2007-08-27
Dubai is not a "Global City"
The other night we went to go see the new Bourne Ultimatum film with a friend of ours. I won't tell you much about the plot of the flick in case you haven't seen it yet, but I do want to talk a little about it being filmed all over the globe - locations included Moscow, Paris, London, Madrid, Tangier and New York City.

Not to toot our own horns, but it was pretty cool to see Jason Bourne in Waterloo Station or Gare du Nord - as we just were in London and Paris ourselves as part of what one of my buddies in Southern California called our Amazing Race summer. When you count Maine, Boston, Los Angeles, Las Vegas and of course, Dubai, well, we hit even more places than Matt Damon's character in the movie.

Which got me thinking of a prediction I made last December. After seeing "Casino Royale" I said, and I quote, "I bet you that at some point in the next two James Bond movies (#22 or #23) James Bond will visit to Dubai" (see James Bond in Dubai).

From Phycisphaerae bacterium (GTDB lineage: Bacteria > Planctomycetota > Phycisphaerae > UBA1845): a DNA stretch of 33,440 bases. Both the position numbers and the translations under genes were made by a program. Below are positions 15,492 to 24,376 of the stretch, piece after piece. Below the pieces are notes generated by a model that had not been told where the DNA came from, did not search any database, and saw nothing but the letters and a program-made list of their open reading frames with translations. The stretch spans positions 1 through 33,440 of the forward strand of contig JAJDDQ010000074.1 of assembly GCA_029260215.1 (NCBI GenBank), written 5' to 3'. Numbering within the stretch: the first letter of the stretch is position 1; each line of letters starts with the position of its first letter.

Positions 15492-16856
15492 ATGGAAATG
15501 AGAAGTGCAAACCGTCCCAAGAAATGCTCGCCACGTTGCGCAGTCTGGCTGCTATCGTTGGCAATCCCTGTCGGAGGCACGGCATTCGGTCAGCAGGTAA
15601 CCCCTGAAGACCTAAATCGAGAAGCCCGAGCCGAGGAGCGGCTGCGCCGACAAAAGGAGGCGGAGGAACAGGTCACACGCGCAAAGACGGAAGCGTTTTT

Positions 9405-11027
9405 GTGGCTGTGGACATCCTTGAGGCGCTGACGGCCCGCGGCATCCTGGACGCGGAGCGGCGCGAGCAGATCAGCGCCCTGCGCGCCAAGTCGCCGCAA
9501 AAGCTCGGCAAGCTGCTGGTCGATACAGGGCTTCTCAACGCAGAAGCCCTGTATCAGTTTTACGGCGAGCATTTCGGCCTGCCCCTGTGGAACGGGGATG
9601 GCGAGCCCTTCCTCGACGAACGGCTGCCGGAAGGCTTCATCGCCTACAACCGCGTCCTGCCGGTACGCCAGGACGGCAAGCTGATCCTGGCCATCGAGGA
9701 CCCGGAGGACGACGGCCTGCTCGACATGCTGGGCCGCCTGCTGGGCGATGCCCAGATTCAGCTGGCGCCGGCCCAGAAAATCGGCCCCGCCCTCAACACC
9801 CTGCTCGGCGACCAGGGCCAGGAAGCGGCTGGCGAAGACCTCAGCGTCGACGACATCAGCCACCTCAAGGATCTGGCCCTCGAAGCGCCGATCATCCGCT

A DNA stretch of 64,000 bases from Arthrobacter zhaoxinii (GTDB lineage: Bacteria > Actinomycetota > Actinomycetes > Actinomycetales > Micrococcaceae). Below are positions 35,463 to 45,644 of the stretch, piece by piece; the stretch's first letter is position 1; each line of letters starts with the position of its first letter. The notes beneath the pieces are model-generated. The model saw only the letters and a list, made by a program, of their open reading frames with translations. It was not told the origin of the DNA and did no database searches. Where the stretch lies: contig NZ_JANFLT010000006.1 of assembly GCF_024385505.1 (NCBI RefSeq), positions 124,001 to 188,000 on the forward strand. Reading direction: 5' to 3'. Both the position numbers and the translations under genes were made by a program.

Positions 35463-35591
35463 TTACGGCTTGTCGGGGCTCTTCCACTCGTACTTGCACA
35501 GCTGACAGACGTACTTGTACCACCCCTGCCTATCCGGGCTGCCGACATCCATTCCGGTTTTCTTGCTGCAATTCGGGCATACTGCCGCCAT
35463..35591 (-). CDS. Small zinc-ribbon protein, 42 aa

I'm now wondering if that was too bold a statement.

I mean, it felt right that Jason Bourne hopped a plane to Madrid, but had he come to Dubai it might have felt forced. I honestly am not sure that in 2007, or even 2008, that Dubai matches up with Moscow, Paris, London, Madrid, New York City, Los Angeles or Las Vegas. Sure, Dubai is an emerging city, but it's still got a ways to go.

It reminds me of an article I read last spring on wikipedia about "global cities".

Really simply, a global city is a city that has a direct effect on global affairs through culture or politics as well as socio-economic means.

Cities get points based on the following characteristics:
  • International, first-name familiarity; whereby a city is recognized without the need for a political subdivision. For example, although there are numerous cities and other political entities with the name Paris or variations on it, one would say "Paris", not "Paris, France".